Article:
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Issue Details: First known date: 2006... 2006 Australia and India : Interconnections : Identity, Representation, Belonging
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AbstractHistoryArchive Description

'Interconnections is a collection of twenty-eight refereed essays from the second International Conference of the Indian Association for the Study of Australia (IASA) held in January 2004 in New Delhi ... These essays explore the dynamics of crosscultural activity, intercultural interaction and interconnections.' - Back cover.

Notes

  • Contents indexed selectively.

Contents

* Contents derived from the New Delhi,
c
India,
c
South Asia, South and East Asia, Asia,
:
Mantra Books , 2006 version. Please note that other versions/publications may contain different contents. See the Publication Details.
Australian Studies and International Relations, Bruce Bennett , single work criticism (p. 1-10)
White on Black to Black on Black: From White Representation to Self-Representation of Australian Indigenous Literature, Sunili U. Govinnage , Sunil Govinnage , single work criticism (p. 50-61)
Self, Identity and Belonging: The Aboriginal Case, S. K. Sareen , single work criticism (p. 62-74)
Writing Self, Writing Community: Storytellers and Activism, Malati Mathur , single work criticism (p. 75-85)
The Rape of the Soul: The Plight of Aboriginal Children in Jane Harrison's Stolen, Usha Kalyani , single work criticism (p. 86-94)
Reshaping Fractured Identities: Trauma and Testimony in Sally Morgan's My Place, Punam C. Sharma , single work criticism (p. 95-111)
The Life Writing of Sally Dingo: A Case for Identification, Maria Srinivasan , single work criticism
Maria Srvinivasan says: 'The objective of this presentation is to reflect on the issues of identity and identification and consider how autobiography as a form displays this sense of self'.
(p. 112-121)
Truth as Fiction: Kim Scott's Benang and Beatrice Culleton's April Raintree, Neelima Kanwar , single work criticism
Neelima Kanwar's paper examines Kim Scott's Benang and Canadian writer Beatrice Culleton's April Raintree.
(p. 122-135)
You Must Be Joking!: Australian Values in Australian Jokes, Dennis Haskell , single work criticism
Dennis Haskell illustrates his paper on Australian humour with jokes from Steele Rudd's On Our Selection and Philip Adams and Patrice Newell's The Penguin Book of Australian Jokes.
(p. 136-155)
From the Personal to the Political: An Eco Feministic Reading of Inez Baranay's Neem Dreams., C. T. Indra , Eugenie Pinto , single work criticism (p. 156-167)
Leaving/Living: A Study of Three Immigrant Writers in Relation to Australian Identity, Keya Majumdar , single work criticism

Keya Majumdar says: 'My point of interest in this article would be to see how between the cracks of the diasporic narratives appear not the text of the Diaspora alone, but the inherent meaning of humanity. My study also hopes to find an emergent horizon of consensus, based on the international appreciation of the new generation of expatriates who outlook, as depicted in both Gooneratne's and Khan's narratives, signifies a committed movement towards multiculturalism.'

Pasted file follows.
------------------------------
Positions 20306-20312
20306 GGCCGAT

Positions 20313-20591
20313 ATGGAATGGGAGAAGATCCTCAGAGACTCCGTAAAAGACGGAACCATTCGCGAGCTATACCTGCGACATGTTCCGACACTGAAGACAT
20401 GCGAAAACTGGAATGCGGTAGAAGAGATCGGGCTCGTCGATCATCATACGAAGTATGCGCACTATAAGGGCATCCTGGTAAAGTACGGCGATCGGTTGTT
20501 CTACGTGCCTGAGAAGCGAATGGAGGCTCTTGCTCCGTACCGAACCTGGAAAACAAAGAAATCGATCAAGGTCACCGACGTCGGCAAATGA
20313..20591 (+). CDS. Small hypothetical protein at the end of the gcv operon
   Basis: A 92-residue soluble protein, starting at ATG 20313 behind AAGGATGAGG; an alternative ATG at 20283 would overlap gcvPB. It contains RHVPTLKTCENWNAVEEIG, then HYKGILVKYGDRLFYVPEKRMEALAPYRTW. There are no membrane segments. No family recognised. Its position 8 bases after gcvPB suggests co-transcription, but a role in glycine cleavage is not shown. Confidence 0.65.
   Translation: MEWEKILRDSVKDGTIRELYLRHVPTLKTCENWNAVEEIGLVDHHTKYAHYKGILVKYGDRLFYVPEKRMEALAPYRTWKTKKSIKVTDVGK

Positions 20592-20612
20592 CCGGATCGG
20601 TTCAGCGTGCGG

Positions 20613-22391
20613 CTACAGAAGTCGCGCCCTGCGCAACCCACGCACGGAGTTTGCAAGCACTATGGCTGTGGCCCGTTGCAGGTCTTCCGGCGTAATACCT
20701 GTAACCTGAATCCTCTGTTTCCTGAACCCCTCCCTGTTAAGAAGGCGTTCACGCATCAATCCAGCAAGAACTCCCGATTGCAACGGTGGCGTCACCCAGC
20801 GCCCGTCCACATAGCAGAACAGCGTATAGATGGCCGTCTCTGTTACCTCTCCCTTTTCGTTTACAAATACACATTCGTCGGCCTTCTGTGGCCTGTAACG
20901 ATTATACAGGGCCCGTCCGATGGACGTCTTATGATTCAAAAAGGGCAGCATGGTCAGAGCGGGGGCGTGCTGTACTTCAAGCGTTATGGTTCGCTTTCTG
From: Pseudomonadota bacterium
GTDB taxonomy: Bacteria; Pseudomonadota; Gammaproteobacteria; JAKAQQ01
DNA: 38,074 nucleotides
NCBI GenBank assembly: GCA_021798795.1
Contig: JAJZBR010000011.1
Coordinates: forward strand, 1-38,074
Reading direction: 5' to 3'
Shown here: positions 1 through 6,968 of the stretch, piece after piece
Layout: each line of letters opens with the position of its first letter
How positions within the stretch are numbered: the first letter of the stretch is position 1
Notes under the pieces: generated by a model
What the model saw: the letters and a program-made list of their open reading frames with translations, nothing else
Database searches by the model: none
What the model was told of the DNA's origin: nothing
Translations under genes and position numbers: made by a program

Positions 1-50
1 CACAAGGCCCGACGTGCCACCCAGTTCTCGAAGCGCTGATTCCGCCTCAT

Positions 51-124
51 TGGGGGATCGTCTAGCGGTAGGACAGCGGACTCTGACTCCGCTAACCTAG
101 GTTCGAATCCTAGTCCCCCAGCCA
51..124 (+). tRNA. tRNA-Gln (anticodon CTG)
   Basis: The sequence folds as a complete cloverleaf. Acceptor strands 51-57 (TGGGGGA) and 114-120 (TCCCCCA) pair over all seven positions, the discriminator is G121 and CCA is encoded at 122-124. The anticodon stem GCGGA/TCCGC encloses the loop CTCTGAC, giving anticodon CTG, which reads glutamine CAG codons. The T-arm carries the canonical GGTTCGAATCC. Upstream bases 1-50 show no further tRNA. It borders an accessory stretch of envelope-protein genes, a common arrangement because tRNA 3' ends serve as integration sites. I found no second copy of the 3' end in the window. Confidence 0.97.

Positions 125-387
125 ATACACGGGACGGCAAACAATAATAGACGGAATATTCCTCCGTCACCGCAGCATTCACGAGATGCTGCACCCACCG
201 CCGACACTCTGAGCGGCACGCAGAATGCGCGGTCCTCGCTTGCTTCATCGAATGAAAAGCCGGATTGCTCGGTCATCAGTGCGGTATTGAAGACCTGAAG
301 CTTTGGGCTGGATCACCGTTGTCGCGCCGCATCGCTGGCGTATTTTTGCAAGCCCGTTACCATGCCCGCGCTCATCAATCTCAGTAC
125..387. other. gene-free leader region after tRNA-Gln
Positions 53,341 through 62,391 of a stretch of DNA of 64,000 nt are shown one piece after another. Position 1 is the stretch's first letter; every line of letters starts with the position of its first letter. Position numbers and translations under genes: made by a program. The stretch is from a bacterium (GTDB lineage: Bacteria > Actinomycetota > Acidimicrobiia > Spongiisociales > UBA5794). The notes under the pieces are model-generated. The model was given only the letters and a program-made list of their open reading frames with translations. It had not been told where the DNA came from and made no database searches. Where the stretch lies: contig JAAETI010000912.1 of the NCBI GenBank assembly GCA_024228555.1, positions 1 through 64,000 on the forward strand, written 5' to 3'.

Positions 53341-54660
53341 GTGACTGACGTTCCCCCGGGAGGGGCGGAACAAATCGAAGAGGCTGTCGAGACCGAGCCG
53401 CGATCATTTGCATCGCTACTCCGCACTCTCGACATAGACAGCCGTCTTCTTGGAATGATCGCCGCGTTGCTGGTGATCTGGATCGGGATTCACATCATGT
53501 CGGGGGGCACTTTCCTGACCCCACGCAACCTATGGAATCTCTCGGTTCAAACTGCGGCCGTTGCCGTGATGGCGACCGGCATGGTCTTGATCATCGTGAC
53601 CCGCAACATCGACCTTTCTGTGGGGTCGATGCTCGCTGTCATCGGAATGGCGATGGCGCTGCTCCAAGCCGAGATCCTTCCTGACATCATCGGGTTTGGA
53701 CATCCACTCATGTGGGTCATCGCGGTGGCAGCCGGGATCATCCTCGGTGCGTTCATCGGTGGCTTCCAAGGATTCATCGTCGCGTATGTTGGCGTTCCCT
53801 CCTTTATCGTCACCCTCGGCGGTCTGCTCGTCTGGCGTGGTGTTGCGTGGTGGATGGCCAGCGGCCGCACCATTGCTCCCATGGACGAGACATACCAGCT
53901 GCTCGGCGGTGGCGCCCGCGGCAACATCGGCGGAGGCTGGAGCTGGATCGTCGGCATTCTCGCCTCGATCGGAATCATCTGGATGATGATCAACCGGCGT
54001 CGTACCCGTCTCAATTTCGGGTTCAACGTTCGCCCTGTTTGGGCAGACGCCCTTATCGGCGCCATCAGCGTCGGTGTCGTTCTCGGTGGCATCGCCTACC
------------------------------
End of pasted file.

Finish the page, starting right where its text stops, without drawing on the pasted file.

(p. 168-181)
Multicultural Experience in the Poems of Judith Rodriguez and Inez Baranay's Neem Dreams, Smita Agarwal , single work criticism
Smita Agarwal examines Inez Baranay's Neem Dreams and a range of poems from Judith Rodriguez's House by the Water: New and Selected Poems. Agarwal concludes: 'Between the two texts under consideration in this paper, the reader discerns multiculturalism's literary journey in a technologically advancing, globalised world. Whereas in the Rodriguez poems ... the explorations are tentative and self-reflexive, Baranay's novel is strident in its approach, with an emphasis on contemporary diversity and its thrust on the idea of other nations and cultures being able to contribute their experience on an equal footing to our collective understanding of a globalised society.'
(p. 182-192)
A Change of Skies and The Time of the Peacock : A Study of the Multi-Cultural Novels of Yasmine Gooneratne and Mena Abdullah, Pradip Kumar Patra , single work criticism (p. 193-201)
'The Chinaman Had No Fault Except That They Were Chinese': An Indian View of Australia in 1888, Margaret Allen , single work criticism
Margaret Allen looks at the 1893 publication, Reminiscences, English and Australasian: Being an Account of a Visit to England, Australia, New Zealand, Tasmania, Ceylon, in which N. L. Doss records the anti-Chinese sentiment prevalent in the Australian colonies at the time of his visit. 'Doss's account of his travels in the Australian colonies in 1888 reveals an Indian view of the White Australian project at the point of its inception. Doss participates in the racialised hierarchies of the contemporary empire, locating himself as an Aryan like the English and superior to the Chinese and to the Indigienous peoples. Nevertheless, his ambivalence towards the racialist politics of the Australian colonies emerges at a number of crucial points in his text.' (p.215)
(p. 202-217)
Making an Ocean of a River: Reading Australian Poems on Sport, Ameena K. Ansari , single work criticism (p. 238-248)
Echoes of Modern Australia: The Writings of Fay Zwicky and Ania Walwicz, N. Bindu , single work criticism (p. 249-256)
In the Mid-Year of the Century: A Reading of Les Murray's 'Immigrant Voyage', Anisur Rahman , single work criticism (p. 257-265)
Orient and Re-Orient : Australia in Asia, David Robert Walker , single work criticism
David Walker illustrates his discussion of Australia's relationship with Asia with some references to Australian literature.
(p. 266-297)

Publication Details of Only Known VersionEarliest 2 Known Versions of

Last amended 25 Jun 2012 13:14:02
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